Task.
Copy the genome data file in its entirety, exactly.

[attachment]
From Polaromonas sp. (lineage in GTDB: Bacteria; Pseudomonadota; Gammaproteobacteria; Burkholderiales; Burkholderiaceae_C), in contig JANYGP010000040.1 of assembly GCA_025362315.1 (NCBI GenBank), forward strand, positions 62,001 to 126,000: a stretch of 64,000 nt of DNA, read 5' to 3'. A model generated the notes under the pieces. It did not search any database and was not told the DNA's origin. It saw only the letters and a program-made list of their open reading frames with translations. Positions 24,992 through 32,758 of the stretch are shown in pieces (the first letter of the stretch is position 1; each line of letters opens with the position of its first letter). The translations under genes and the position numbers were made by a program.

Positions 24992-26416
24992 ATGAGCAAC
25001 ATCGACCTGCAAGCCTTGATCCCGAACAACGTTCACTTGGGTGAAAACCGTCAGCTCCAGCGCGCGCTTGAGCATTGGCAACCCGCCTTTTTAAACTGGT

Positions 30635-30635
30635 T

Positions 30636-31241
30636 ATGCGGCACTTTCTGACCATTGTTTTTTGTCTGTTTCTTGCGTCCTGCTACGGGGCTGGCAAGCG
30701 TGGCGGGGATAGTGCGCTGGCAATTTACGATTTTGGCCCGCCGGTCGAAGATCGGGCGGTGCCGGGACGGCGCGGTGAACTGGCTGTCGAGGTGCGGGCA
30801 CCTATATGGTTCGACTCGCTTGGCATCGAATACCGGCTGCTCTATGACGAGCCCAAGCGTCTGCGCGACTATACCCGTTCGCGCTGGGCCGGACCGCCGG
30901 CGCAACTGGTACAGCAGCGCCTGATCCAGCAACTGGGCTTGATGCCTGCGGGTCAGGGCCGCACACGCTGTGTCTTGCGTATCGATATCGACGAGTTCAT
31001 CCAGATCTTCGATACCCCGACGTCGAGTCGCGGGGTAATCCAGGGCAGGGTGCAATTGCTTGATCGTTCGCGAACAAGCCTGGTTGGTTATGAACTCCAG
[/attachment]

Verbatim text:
From Polaromonas sp. (lineage in GTDB: Bacteria; Pseudomonadota; Gammaproteobacteria; Burkholderiales; Burkholderiaceae_C), in contig JANYGP010000040.1 of assembly GCA_025362315.1 (NCBI GenBank), forward strand, positions 62,001 to 126,000: a stretch of 64,000 nt of DNA, read 5' to 3'. A model generated the notes under the pieces. It did not search any database and was not told the DNA's origin. It saw only the letters and a program-made list of their open reading frames with translations. Positions 24,992 through 32,758 of the stretch are shown in pieces (the first letter of the stretch is position 1; each line of letters opens with the position of its first letter). The translations under genes and the position numbers were made by a program.

Positions 24992-26416
24992 ATGAGCAAC
25001 ATCGACCTGCAAGCCTTGATCCCGAACAACGTTCACTTGGGTGAAAACCGTCAGCTCCAGCGCGCGCTTGAGCATTGGCAACCCGCCTTTTTAAACTGGT

Positions 30635-30635
30635 T

Positions 30636-31241
30636 ATGCGGCACTTTCTGACCATTGTTTTTTGTCTGTTTCTTGCGTCCTGCTACGGGGCTGGCAAGCG
30701 TGGCGGGGATAGTGCGCTGGCAATTTACGATTTTGGCCCGCCGGTCGAAGATCGGGCGGTGCCGGGACGGCGCGGTGAACTGGCTGTCGAGGTGCGGGCA
30801 CCTATATGGTTCGACTCGCTTGGCATCGAATACCGGCTGCTCTATGACGAGCCCAAGCGTCTGCGCGACTATACCCGTTCGCGCTGGGCCGGACCGCCGG
30901 CGCAACTGGTACAGCAGCGCCTGATCCAGCAACTGGGCTTGATGCCTGCGGGTCAGGGCCGCACACGCTGTGTCTTGCGTATCGATATCGACGAGTTCAT
31001 CCAGATCTTCGATACCCCGACGTCGAGTCGCGGGGTAATCCAGGGCAGGGTGCAATTGCTTGATCGTTCGCGAACAAGCCTGGTTGGTTATGAACTCCAG